We, The Sisters of St. Joseph of Sault Ste. Marie, moved by the Spirit
From the very conceptualization of Jean-Pierre Medaille’s dream for active women religious his Sisters had been ready and willing to leave the comfort of familiar surroundings to follow Christ whatever that might mean … hence they came to North America in 1836 and to Canada in 1851.
The mid-thirties were phoenix years in Northern Ontario. The Great Depression had finally ended and new employment was giving rise to swells of industry and population everywhere. The vast diocese of Sault Ste. Marie had a zealous young bishop at its helm. Bishop Ralph Hubert Dignan was determined to have a group of diocesan Sisters who would be at the ready for response to diocesan needs. In late 1935 and early 1936, Bishop Dignan met personally with every Sister serving in the Sault diocese. They were invited and challenged to become the nucleus of a new community. Ties and allegiance to the Peterborough community would be severed. The Sisters were cautioned to proceed with personal prayer and not to be influenced in any way by discussion with each other. The Bishop himself would attend to necessary protocol with Rome.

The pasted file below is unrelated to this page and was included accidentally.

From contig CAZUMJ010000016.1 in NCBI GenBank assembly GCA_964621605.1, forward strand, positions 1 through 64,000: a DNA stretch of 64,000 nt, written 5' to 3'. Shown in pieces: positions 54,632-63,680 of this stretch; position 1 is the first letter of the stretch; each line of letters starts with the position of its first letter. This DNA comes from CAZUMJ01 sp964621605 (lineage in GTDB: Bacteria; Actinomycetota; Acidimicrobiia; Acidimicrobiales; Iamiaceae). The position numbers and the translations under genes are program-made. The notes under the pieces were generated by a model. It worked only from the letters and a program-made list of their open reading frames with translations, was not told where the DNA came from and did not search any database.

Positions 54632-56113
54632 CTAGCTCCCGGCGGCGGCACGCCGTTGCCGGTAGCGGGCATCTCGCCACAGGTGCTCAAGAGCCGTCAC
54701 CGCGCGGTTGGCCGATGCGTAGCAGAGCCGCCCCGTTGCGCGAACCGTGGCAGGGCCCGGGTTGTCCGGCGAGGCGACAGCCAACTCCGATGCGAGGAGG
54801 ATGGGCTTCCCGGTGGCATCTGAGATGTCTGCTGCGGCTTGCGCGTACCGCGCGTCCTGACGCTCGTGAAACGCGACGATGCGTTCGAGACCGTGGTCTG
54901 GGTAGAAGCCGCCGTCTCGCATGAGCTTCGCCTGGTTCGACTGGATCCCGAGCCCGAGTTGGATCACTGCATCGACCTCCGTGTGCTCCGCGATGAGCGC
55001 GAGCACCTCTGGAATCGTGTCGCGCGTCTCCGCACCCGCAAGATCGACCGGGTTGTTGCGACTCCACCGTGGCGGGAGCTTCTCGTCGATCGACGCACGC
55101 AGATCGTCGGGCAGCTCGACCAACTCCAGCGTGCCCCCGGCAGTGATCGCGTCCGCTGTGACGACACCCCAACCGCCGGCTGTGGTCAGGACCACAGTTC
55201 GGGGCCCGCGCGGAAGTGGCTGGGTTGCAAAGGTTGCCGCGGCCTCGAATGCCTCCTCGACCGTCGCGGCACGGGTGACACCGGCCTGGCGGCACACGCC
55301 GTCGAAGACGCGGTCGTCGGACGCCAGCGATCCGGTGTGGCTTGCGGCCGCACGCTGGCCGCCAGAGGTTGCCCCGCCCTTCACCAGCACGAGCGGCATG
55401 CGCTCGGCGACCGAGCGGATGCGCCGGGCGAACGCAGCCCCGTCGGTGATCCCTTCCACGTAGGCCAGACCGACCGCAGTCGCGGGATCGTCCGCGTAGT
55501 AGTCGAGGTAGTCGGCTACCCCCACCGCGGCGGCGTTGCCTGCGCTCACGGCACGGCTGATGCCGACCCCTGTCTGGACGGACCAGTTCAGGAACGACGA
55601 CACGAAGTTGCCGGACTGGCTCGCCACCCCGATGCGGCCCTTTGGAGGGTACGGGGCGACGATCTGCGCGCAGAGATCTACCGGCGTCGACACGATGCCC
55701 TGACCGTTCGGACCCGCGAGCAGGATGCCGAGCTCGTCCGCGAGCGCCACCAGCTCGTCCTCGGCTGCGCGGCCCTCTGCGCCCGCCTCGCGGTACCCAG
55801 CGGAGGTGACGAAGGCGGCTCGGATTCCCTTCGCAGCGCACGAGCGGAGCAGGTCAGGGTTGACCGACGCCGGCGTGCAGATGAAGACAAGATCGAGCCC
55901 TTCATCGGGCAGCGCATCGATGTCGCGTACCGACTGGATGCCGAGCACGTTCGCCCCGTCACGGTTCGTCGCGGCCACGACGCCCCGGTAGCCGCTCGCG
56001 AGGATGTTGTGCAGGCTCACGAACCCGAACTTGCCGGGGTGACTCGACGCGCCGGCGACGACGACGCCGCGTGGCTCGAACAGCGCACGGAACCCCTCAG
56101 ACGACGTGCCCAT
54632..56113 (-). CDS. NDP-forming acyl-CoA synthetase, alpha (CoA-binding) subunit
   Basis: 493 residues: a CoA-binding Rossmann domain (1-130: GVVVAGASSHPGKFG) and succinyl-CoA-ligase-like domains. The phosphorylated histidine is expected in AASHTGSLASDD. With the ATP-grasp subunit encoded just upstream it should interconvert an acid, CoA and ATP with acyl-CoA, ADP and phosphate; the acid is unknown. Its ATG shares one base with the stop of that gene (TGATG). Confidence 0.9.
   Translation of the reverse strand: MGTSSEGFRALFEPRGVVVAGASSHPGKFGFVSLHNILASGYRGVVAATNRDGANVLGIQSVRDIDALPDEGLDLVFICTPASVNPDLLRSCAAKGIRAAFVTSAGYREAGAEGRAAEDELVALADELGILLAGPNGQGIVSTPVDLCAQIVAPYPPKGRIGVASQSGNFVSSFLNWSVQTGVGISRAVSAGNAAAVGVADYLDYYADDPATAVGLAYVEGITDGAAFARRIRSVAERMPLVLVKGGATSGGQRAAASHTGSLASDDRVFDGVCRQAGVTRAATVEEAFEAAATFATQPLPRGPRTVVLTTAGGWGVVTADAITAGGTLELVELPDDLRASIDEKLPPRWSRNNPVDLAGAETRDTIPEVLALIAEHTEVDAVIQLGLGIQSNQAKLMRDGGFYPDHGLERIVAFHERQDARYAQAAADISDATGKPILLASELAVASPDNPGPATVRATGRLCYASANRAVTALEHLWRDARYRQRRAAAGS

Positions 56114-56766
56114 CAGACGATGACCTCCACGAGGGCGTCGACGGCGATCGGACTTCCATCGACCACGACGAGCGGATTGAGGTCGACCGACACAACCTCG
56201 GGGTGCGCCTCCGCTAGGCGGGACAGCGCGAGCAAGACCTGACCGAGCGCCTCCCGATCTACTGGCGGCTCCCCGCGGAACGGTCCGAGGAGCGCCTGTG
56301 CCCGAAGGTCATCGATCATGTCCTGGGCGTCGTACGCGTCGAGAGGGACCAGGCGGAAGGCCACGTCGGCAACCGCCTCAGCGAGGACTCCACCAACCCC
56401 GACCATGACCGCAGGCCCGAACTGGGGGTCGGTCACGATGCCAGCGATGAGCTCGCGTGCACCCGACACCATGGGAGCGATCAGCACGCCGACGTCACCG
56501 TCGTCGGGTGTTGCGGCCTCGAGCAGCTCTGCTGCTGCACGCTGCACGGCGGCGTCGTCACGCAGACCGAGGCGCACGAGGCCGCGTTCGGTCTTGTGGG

November 5, 1936 was the day official notice was received that the new Congregation had come into being. One hundred and twenty one (121) courageous souls had stepped forward to be the nucleus of the Sisters of St. Joseph of Sault Ste. Marie. The Bishop took a prime role in the affairs of the new community even to appointing a temporary General Council. An election would not be held until the fall of 1937. Ministry sites in North Bay, Sudbury, Sault Ste. Marie, Port Arthur and Fort William were to be maintained with the exceptions being St. Agnes and St. Joseph Convents, Fort William.